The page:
The United States has always been in the focus of global attention, but this attention has recently turned into scrutiny. The international community is trying to understand what it can expect from the world’s most powerful country in the short and medium term. Are the recent changes in US behavior on the global stage lasting and even irreversible? What will be the outcome of the internal political crisis in the United States? And will the world see the revival of the idea of American leadership, an idea that does not seem to inspire the incumbent president?
20:00-21:30 Special session. The 100th Anniversary of the Russian Revolution
The Russian Revolution, truly great both in its scale and its consequences, became a national manifestation of trends, which were characteristic of the entire world at that time. It set the tone for the entire 20th century, its repercussions are still vivid today and the results of those cataclysms are deeply incorporated in the global system, including world views, social fabric, economic approaches, and geopolitical balance of forces. The process of disintegration of empires, which included the Russian Revolution, is the most fundamental shift over the past century, and it is yet to be completed. This is confirmed by developments in the areas of former imperial control, by how relations between former colonies and metropoles are shaped, and by how political consciousness of former colonial powers evolves. Are revolution and succession mutually exclusive or do they morph into one another, as each revolution ends in restoration?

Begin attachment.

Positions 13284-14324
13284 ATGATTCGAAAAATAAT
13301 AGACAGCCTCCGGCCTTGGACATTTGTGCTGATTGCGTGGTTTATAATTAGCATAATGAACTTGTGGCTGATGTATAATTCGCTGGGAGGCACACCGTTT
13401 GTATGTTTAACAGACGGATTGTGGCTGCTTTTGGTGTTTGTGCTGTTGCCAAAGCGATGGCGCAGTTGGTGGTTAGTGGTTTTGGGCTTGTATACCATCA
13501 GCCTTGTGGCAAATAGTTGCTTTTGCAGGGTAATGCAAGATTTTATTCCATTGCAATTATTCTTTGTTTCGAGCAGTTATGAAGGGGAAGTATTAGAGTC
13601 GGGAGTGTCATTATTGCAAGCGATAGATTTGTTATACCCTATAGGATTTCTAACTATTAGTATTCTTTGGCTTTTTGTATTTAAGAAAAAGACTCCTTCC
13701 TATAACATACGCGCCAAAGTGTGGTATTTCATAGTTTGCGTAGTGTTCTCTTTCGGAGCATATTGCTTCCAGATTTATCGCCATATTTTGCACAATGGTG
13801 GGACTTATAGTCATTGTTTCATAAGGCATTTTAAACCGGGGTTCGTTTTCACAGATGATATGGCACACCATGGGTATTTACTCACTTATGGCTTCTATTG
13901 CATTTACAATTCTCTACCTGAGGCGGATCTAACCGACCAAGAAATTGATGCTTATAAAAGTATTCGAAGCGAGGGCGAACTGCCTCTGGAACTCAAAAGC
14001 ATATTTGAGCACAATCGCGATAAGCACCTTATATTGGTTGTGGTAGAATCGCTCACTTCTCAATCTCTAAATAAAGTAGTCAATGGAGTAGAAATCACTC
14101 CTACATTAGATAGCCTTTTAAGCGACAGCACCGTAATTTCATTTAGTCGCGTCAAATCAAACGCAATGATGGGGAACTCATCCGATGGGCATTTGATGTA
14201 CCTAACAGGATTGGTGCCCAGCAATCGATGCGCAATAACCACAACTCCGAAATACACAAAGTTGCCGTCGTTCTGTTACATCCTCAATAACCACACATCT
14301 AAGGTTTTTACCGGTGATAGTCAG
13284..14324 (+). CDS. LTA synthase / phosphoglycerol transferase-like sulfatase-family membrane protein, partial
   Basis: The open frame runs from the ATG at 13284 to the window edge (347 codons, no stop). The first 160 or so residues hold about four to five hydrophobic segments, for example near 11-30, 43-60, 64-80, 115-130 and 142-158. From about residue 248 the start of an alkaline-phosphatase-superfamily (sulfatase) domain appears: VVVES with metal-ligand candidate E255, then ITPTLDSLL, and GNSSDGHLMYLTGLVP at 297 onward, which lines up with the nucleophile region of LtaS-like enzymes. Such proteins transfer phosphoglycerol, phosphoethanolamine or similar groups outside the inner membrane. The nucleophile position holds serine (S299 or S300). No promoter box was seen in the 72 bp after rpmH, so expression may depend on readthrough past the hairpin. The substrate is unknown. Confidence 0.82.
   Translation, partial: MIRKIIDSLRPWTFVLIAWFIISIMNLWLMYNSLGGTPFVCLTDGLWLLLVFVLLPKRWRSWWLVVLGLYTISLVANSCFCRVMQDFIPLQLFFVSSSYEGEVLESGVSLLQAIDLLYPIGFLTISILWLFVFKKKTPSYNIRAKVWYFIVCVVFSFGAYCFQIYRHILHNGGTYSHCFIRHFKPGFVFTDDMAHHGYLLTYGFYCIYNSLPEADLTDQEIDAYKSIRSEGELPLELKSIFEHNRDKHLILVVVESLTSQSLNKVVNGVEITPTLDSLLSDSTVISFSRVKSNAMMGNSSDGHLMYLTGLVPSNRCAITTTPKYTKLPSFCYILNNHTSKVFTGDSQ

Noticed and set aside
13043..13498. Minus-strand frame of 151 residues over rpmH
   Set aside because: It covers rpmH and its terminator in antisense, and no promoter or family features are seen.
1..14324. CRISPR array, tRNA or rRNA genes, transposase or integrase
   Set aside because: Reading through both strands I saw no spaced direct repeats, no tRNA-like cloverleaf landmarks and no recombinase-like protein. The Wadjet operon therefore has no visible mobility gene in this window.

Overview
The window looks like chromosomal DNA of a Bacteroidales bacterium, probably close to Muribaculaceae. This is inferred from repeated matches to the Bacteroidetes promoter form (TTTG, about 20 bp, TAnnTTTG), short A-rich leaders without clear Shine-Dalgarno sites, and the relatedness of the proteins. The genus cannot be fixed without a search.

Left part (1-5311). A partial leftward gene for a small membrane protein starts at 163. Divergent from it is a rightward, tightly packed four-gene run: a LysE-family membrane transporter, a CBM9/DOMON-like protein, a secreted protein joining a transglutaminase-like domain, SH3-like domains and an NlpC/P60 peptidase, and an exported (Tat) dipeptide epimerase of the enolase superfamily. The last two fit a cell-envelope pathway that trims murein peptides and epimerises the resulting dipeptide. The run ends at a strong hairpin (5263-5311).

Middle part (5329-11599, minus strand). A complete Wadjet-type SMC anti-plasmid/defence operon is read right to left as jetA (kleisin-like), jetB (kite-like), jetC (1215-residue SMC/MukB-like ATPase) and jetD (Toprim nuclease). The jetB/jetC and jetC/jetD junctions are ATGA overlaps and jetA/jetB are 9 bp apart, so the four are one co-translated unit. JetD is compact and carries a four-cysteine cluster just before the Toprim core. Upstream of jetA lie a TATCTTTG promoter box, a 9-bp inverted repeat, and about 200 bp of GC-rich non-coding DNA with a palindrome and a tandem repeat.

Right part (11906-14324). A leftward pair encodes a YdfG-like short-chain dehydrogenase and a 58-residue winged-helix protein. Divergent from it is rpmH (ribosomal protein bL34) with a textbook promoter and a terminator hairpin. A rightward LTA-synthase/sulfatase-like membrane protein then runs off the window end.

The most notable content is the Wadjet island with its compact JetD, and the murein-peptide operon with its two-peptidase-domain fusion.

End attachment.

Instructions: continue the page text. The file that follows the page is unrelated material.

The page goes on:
14:30-16:30 Session 4. The Conflict Between Universalism and Self-Identity
The post-Cold War period was unique: for the first time in history, a view prevailed that a single cultural and ideological model was not only universally applicable, but intrinsically superior to the others. The process of globalization effectively became an attempt to cultivate a uniform way of life and a particular system of mores on the entire planet. This prompted a counter reaction – an active search for, and effort to strengthen self-identity among peoples and states. However, self-identity alone cannot solve the numerous global challenges now facing humanity. The pendulum continues to swing and it might be years – even decades – before humanity finds a new balance between universalism and self-identity.
18:30-20:00 Special session. Future Preparedness Index
The statement that the world has entered an epoch of global change is already a truism. But do we know what to expect and whether we are ready for what is coming? The latest conference announced the launch of the Future Preparedness Index, a joint project by the Valdai Discussion Club and the Russian Public Opinion Research Center (VCIOM). The upcoming special session will consider what has been done in this regard. Calculating the Future Preparedness Index is based on the assumption that it is possible to assess the extent of a country readiness to meet tomorrow’s challenges with the help of ten basic and about 40 additional parameters identified by researchers. How rational is this method? What can and should be improved in this index and can this method be used at all? The epoch of alarming and unpredictable changes that we have reached calls for new and better integrative approaches to analyzing factors determining countries’ readiness for the future, approaches that are more adequate to rapid developments and more efficient technologically. This year, the research has embraced the G20 and it is planned to extend it to more countries as the method improves.
16:00-18:00 Plenary session. The World of the Future: Moving Through Conflict to Cooperation